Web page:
AXS TV is investing heavily in its partnership with New Japan Pro Wrestling (NJPW); acquiring expensive broadcast rights to Wrestle Kingdom 12. AXS will air the top 3 Title matches from the event in primetime on Saturday January 6th, with the balance playing out over the next 6 Friday nights during their regularly scheduled weekly program. Language barriers prevent NJPW stars from connecting with the audience through gimmicks, so NJPW focuses on the action; targeting wrestling purists while distinguishing itself from the WWE. Chairman Mark Cuban said that weekly viewership numbers continue to increase and that NJPW beats MMA on some nights; predicting a future with “more NJPW and less MMA” on the network.

Howie Long-Short: NJPW is privately held, but you can play the wrestling outfit through AXS as CBS took stake in the company back in 2013. You can also invest in the TV Asahi Corporation, the distributor for NJPW and the company responsible for produce the English television broadcast of Wrestle Kingdom 12. TV Asahi Holdings Corp. trades on the Tokyo Stock Exchange under the symbol 9409. If NJPW is beating MMA on some nights, the UFC is unlikely to find the $450 million/year it’s seeking. Current rights holder FOXA has already low-balled them ($200 million), seeing the WWE as a viable replacement programming (rights expire in ’19). The WWE is the safer bet. Wrestling is scripted, with fans tuning in weekly for the story lines; MMA’s top fighters are showcased in PPV events, resulting in depressed ratings for weekly programming. There are simply too many variables (injuries, steroid use/testing, time off required between fights etc.) for MMA to consistently draw ratings.

Fan Marino: WWE fans will be excited to learn that Hall of Fame announcer and color commentator Jim Ross is the voice of NJPW. Ross’ finest work came during an Undertaker/Mankind match at 1998’s Hell in a Cell. Skip to the 1:46 mark to listen to the legendary call.

Mark Cuban on Vince McMahon and New Japan Pro Wrestling

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Facebook Hiring “Head of Sports Programming” To Bid on Rights

Facebook has announced it is looking to hire a “top level executive” to oversee sports rights acquisitions. The “head of sports programming”, will have a budget of “a few billion dollars” to buy broadcast rights on a global basis. The social network does not intend to produce sports broadcasts; it would like to stream events, partnering with leagues or broadcasters that have linear television distribution in place.

Howie Long-Short: Back in May, Zuckerberg said “the long-term goal is actually not to be paying for specific content like that” and that he would prefer to pursue a “revenue share model”; but those comments were made under the presumption FB would be producing the broadcasts. If the plan is simply to stream events and FB isn’t pursuing exclusivity, the up-front cash outlay becomes significantly more palpable (AMZN paid $5 million per NFL game, CBS/NBC (CMCSA) paid $45 million/game for TNF). EPL rights expire in ’18, with MLB and the NFL coming up shortly thereafter (’21 and ’22, respectively). Look for linear distribution rights to increase (again) with total broadcast rights skyrocketing, as the tech giants bid on streaming rights. I do not expect FAANG to receive any exclusivity in the next round of negotiations.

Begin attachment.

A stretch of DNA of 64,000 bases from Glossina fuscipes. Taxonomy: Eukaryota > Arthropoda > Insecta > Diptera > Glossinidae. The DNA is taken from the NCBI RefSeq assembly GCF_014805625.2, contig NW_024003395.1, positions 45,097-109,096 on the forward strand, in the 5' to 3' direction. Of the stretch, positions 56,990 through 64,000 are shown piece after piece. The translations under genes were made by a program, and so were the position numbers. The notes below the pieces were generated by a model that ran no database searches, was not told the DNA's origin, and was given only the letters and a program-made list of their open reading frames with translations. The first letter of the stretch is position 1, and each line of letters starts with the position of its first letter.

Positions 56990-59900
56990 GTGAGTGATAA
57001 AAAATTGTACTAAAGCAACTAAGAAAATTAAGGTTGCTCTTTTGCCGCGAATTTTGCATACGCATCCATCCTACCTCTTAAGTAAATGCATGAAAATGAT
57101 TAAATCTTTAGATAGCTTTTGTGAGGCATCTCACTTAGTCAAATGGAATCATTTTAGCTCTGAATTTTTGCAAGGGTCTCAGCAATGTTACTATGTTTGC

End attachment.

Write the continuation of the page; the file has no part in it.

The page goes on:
Fan Marino: Whistle Sports recently announced that it was creating its first exclusive show for FB Watch, the “Next Trickshot Superstar”; a 10-episode series, hosted by Chad Johnson that features trickshot artists competing for $25,000. As a video content creator, with a following of 375 million followers/subscribers (and growing 2.5 million/week), Whistle Sports has raised $80.5 million to date; TGNA, NBC Sports and CBS Sports all participated in the company’s $29 million Series C round, announced in January 2017.

Facebook reportedly seeking an executive whose job will be negotiating sports rights

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NFL Fans in NY, LA, DAL and CHI Could Miss NFL Action on Thanksgiving

More than 2 million Dish Network (DISH) subscribers will miss out on Thanksgiving Day NFL football (and SEC football on Friday and Saturday) if a pricing dispute with CBS isn’t solved within the next 24 hours. DISH dropped CBS Corp. (CBS) channels in 18 major markets after the 2 sides were unable to agree on a new carriage deal by Monday evening’s deadline. CBS is reportedly asking for the same terms it receives from its other distributors and believes it deserves a retransmission fee increase as CBS is the most watched DISH channel. DISH has balked at the demands; arguing CBS is asking for an increase on programming with declining viewership or that can be found free over the air.

Howie Long-Short: DISH reported Q3 revenue declined 5% YOY (to $3.58 billion), attributing the loss to a one-time removal of 145,000 subscribers in Puerto Rico and U.S. Virgin Islands (related to Hurricane Maria). The company added 16,000 subs during the quarter, offsetting losses in pay TV subscribers with the addition of an estimated (by Evercore analysts) 224,000-264,000 Sling TV streaming service subscribers. DISH shares are down 14% YTD.

Fan Marino: Cowboys and Chargers fans may want to consider taking DISH up on their proposed solution. Fans can drop their local channels in exchange for a $10 reduction on their monthly bill and have DISH install an antenna, at the company’s expense. It’s a slight inconvenience, but it beats missing the game.

Dish Network Drops Some CBS Channels Ahead of Thanksgiving Football Weekend